Dungeons & Dragons: Honor Among Thieves is far better than it has any right to be. The film, which counts Chris Pine, Hugh Grant, and Michelle Rodriguez among its stars, is Hollywood’s latest attempt to profit off the popularity of the Dungeons & Dragons tabletop roleplaying game. The industry’s previous attempts to do so went famously poorly. Fortunately, Honor Among Thieves isn’t just a marked improvement on the previous Dungeons & Dragons movies, but it’s also a genuinely fun adventure film that has more heart in it than most other blockbusters that are released nowadays.
Part of the film’s charm is its lighthearted, straightforward comedic tone. From the moment it begins, Honor Among Thieves doesn’t take itself too seriously. While it features more than its fair share of exposition and world-building, too, the film doesn’t ever get too bogged down in setting up the “seriousness” of its fantasy world. Instead, Honor Among Thieves focuses all of its efforts on telling a fantasy adventure story that is, above all else, infectiously fun.
In doing so, the film reveals the one thing that’s been missing from so many of the live-action fantasy movies and TV shows that Hollywood has produced in recent years.
When Game of Thrones originally came along in 2011, the series offered a kind of live-action fantasy story that viewers had never quite seen before. Its commitment to exploring a world rampant with sex, violence, and treachery made Thrones feel refreshing and engaging at the same time. Twelve years later, however, the series’ dark spin on the fantasy genre has begun to feel stale, and that’s largely due to all the subpar imitations that have followed it.
From The Witcher and The Sandman to even The Wheel of Time, TV viewers have been bombarded in recent years with fantasy TV shows that have tried to recapture the same kind of edgy darkness and occasional brutality that partly defined Game of Thrones. Even the first season of Prime Video’s The Lord of the Rings: The Rings of Power, which has moments of fantasy levity rarely found in many of its fellow contemporary fantasy TV titles, is often weighed down by its own grandiose sense of importance.
Dungeons & Dragons: Honor Among Thieves doesn’t boast the same self-importance as Rings of Power. That’s partly what makes it so great, too. The film doesn’t just exist in a completely different tonal space than many of its contemporaries, but it also highlights the elements of whimsy, fun, and camaraderie that once made the fantasy genre so appealing in the first place.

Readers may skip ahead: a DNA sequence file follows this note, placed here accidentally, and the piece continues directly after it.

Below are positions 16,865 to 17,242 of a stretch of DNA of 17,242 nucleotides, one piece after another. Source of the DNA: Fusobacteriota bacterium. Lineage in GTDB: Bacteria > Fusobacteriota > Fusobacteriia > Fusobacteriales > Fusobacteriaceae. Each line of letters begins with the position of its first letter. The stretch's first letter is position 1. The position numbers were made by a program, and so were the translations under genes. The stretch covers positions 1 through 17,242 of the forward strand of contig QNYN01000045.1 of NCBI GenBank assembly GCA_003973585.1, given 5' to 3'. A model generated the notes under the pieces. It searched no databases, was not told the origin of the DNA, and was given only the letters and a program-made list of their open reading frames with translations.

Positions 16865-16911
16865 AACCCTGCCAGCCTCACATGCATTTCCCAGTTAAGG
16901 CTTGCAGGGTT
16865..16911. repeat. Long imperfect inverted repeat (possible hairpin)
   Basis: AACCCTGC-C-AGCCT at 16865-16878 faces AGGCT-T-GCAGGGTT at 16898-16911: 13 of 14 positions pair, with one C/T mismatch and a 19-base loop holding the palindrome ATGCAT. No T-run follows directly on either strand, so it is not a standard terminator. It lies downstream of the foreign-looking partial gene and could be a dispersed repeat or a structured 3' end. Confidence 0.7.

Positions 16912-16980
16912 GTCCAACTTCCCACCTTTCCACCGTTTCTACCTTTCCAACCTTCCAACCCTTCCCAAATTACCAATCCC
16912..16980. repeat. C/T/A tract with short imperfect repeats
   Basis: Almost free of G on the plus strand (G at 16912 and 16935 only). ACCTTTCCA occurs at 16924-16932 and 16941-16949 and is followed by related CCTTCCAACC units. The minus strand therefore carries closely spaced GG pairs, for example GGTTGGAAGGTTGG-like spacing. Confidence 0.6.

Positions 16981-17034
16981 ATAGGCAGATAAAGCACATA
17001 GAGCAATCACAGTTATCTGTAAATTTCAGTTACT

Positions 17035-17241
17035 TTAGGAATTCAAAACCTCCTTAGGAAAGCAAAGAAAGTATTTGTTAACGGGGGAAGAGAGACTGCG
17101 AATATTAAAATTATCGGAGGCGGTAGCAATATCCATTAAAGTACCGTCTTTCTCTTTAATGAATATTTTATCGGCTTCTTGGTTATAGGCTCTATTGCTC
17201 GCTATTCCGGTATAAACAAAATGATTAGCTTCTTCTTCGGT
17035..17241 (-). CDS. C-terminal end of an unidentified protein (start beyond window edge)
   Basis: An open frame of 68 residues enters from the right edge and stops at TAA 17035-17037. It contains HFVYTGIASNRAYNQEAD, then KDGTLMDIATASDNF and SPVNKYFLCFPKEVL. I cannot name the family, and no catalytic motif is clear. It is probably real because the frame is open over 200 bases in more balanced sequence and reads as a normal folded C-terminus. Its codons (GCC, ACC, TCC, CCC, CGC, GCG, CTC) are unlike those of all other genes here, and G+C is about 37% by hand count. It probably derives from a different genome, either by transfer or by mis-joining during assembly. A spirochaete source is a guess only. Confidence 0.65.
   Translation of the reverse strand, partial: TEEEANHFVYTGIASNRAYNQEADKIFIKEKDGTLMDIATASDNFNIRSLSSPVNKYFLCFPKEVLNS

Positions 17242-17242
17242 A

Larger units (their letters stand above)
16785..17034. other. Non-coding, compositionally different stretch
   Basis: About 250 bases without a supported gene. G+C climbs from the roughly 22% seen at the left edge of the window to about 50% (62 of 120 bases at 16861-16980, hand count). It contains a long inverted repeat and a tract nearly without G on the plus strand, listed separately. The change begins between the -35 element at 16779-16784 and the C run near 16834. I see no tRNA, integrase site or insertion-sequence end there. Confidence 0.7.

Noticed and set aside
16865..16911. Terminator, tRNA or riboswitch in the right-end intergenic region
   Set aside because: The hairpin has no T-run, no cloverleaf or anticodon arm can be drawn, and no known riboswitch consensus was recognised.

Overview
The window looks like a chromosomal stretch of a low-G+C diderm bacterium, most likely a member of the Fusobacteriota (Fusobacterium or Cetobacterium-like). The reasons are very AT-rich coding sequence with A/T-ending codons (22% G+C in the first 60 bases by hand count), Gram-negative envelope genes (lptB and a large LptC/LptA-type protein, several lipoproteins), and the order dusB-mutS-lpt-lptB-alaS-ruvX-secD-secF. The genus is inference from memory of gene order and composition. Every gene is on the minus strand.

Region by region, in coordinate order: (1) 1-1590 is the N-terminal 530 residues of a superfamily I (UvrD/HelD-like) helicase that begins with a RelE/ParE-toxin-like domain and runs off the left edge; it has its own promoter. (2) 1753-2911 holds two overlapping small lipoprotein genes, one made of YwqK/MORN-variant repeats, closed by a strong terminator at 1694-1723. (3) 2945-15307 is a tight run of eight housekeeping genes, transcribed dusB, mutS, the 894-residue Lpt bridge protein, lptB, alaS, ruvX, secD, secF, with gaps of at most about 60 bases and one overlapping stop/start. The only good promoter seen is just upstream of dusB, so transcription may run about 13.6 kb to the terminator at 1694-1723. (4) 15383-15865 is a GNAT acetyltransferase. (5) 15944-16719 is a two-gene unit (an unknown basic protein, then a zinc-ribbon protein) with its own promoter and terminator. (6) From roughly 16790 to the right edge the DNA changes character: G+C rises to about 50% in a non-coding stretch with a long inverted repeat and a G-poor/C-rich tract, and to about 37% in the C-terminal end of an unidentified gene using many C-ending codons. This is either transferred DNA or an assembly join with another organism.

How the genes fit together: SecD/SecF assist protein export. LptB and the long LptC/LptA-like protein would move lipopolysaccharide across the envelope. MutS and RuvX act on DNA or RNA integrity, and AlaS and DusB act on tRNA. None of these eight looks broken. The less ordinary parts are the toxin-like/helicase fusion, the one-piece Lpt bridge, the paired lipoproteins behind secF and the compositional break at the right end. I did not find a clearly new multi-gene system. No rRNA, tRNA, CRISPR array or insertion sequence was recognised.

Dungeons & Dragons: Honor Among Thieves is, to put it simply, a good time. The film is essentially structured like a heist movie, which gives its characters the chance to explore different parts of Honor Among Thieves’ fantasy world while always moving closer and closer to their end goal. Along the way, the film’s characters cast more spells than they know what to do with, talk to reanimated corpses, fight a truly overweight dragon, participate in a deadly batch of arena games, and go head-to-head with a powerful red wizard. The film, in other words, doesn’t shy away from its fantasy elements.
Honor Among Thieves is practically overflowing with more magic spells and fantastic creatures than most fantasy TV shows of the past few years. By freeing itself of any obligation it might have had to overexplain every one of its magical moments, the film keeps the whimsy of its fantasy world alive and well. Even more importantly, the film focuses on the same theme that is at the center of many of the greatest fantasy series in history: the power of friendship.
The Lord of the Rings and Harry Potter films feature plenty of dark moments, but part of what makes those movies so enduringly great is that they never forget the friendships at the center of their stories. Those films never lose sight of the fact that the love shared by the members of a found family has been a core ingredient of the fantasy genre since its inception. Unlike so many of the Game of Thrones rip-offs that have recently preceded it, Dungeons & Dragons: Honor Among Thieves doesn’t forget that, either.
Even if it doesn’t take itself seriously, the film clearly loves and believes in its characters. It takes the necessary time to not only establish the bonds that connect them but also challenge and deepen them. By the time Honor Among Thieves has come to an end, its core group of heroes has evolved into a genuinely lovable and interesting adventuring party. As a result, Dungeons & Dragons: Honor Among Thieves both honors one of the most important aspects of the tabletop game that inspired it and reminds viewers of what once made fantasy stories so compelling in the first place.
To put that another way: Not every fantasy story has to be about the blood and guts that are spilled or the sex that’s had along the way. Sometimes, they can be about the jokes that are told and the songs that are sung by a group of friends working toward a common goal.
Dungeons & Dragons: Honor Among Thieves is now playing in theaters.
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